Browse Publications Technical Papers 2018-01-1328

Real World Accident Analysis of Driver Car-to-Car Intersection Near-Side Impacts: Focus on Impact Location, Impact Angle and Lateral Delta-V 2018-01-1328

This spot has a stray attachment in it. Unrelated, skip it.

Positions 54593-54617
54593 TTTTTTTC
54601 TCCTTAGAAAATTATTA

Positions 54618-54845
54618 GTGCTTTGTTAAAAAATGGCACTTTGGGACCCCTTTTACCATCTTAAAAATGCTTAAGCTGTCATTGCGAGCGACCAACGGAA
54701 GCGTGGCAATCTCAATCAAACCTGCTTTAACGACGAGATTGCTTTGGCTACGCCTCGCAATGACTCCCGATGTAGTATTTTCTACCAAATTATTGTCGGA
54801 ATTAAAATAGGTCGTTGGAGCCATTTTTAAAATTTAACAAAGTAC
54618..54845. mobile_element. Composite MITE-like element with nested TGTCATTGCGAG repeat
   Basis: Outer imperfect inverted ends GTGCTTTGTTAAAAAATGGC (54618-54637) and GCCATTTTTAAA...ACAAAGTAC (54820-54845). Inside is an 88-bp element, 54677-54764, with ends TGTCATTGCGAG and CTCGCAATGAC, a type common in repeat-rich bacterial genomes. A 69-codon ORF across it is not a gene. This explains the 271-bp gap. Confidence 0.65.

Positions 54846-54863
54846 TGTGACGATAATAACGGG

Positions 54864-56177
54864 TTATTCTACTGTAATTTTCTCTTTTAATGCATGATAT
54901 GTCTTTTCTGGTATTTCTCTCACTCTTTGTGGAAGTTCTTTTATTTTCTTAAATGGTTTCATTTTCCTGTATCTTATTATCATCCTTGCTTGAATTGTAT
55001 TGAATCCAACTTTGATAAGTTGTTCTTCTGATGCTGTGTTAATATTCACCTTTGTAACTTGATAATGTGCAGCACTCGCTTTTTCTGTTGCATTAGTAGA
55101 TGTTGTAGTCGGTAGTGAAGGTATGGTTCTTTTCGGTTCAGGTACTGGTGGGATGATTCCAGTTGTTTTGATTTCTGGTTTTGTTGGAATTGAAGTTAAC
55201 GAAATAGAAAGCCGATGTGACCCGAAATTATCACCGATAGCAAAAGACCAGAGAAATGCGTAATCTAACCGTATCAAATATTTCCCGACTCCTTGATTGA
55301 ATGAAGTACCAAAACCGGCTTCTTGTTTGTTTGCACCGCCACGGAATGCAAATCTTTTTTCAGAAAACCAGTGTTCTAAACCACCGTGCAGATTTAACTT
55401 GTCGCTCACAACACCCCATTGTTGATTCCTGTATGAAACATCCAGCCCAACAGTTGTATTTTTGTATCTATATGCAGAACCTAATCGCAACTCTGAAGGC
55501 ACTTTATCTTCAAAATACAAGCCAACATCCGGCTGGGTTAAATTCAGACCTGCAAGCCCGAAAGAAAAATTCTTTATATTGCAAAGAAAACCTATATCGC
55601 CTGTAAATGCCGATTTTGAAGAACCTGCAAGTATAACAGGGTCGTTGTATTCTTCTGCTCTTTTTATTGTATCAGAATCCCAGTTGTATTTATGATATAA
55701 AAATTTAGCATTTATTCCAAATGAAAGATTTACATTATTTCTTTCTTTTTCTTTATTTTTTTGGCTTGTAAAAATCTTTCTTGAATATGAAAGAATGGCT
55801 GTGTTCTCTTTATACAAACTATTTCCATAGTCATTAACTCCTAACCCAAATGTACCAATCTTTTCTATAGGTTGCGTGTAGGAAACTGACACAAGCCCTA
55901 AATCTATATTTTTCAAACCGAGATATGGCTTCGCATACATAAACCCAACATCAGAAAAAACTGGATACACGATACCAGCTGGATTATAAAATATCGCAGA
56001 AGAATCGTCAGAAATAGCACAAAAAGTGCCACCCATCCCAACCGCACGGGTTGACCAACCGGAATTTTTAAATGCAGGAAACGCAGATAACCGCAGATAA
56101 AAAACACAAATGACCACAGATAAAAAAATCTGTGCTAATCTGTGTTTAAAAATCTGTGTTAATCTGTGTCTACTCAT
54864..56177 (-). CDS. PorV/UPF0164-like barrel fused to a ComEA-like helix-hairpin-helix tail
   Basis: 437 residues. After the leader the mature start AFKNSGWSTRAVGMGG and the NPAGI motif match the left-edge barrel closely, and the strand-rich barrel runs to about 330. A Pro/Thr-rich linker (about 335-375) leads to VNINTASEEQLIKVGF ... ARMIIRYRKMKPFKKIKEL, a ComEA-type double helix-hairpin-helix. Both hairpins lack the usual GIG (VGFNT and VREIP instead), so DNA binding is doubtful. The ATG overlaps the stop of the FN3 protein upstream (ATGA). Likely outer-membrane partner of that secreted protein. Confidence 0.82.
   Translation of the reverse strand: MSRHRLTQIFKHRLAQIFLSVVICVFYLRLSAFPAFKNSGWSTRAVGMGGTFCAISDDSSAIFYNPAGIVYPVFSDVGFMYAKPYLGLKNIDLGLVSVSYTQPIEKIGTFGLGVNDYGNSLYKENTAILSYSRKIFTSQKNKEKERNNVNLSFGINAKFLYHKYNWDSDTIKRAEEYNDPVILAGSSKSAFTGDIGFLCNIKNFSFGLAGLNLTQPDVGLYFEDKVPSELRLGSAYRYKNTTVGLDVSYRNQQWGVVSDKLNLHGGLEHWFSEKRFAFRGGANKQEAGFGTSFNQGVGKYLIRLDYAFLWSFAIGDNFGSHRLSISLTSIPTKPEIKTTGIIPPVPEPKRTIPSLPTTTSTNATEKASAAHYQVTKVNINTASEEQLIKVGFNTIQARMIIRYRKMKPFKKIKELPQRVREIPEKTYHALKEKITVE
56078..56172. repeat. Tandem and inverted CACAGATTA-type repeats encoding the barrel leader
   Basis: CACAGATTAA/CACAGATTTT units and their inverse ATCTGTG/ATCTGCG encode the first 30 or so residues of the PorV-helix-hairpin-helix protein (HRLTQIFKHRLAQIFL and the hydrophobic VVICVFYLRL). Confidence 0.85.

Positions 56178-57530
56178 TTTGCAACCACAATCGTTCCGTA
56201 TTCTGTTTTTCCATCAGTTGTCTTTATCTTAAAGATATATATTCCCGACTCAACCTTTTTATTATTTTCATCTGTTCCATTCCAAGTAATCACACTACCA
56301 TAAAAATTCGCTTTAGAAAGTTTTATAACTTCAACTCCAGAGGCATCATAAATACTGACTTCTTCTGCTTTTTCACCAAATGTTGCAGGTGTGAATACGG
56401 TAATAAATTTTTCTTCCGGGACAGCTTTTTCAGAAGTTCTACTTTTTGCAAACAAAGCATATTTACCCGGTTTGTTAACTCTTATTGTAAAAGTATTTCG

In total, 865 intersection car-to-car crashes (NASS-CDS CY 2004-2014) are analyzed in detail to determine the injury level outcome based on different crash factors, such as delta-V, age, airbag deployment, number of events, impact locations (F,Y,P,Z,D,B-regions based on CDC codes), amount of compartment intrusion and impact angle. A multivariate logistic regression test was performed to predict the probability of MAIS3+ serious injuries using lateral delta-V, location of maximum deformation from B-PLR, age (0: <60/1: ≥60 years), number of events (0: single/ 1: multiple), intrusion (0: <16cm/ 1: ≥16cm), side airbag deployment (yes/no) and direction of impact (0: 9/ 1: 10 o’clock). It is found that direction of impact is one of the significant (p<0.05) parameters and 10 o’clock angle impact has more influence than 9 o’clock perpendicular lateral impact. Frequency of AIS3+ injuries was high in Y-region impact cases. A sensitivity analysis of serious injuries is performed with respect to lateral delta-V based on logistic regression equation. The probability of serious injury increases more than 2 times when the angle of impact changes from 9 to 10 o’clock. However, the increase in probability of serious injury when the lateral delta-V changes from 25 to 30kph (equivalent to 50 to 60kph impact velocity of struck vehicle) is less than that of the change due to angle of impact. The above physical phenomena in real world accident were also verified with barrier to car FE simulations. After the introduction of IIHS and SINCAP crash performance tests, newer vehicles are becoming safer from occupant protection point view. However, this study reveals that there may be room for further improvement to reduce serious injuries of occupants in C2C side impact crashes at intersection. Further enhancement of occupant safety performance may be achieved by (a) proper selection of passive safety parameters (such as, impact angle, delta-V and location of impact, velocity of struck vehicle) or (b) a combination of passive and active safety technologies (such as AEB at intersection) in future crash tests configurations.


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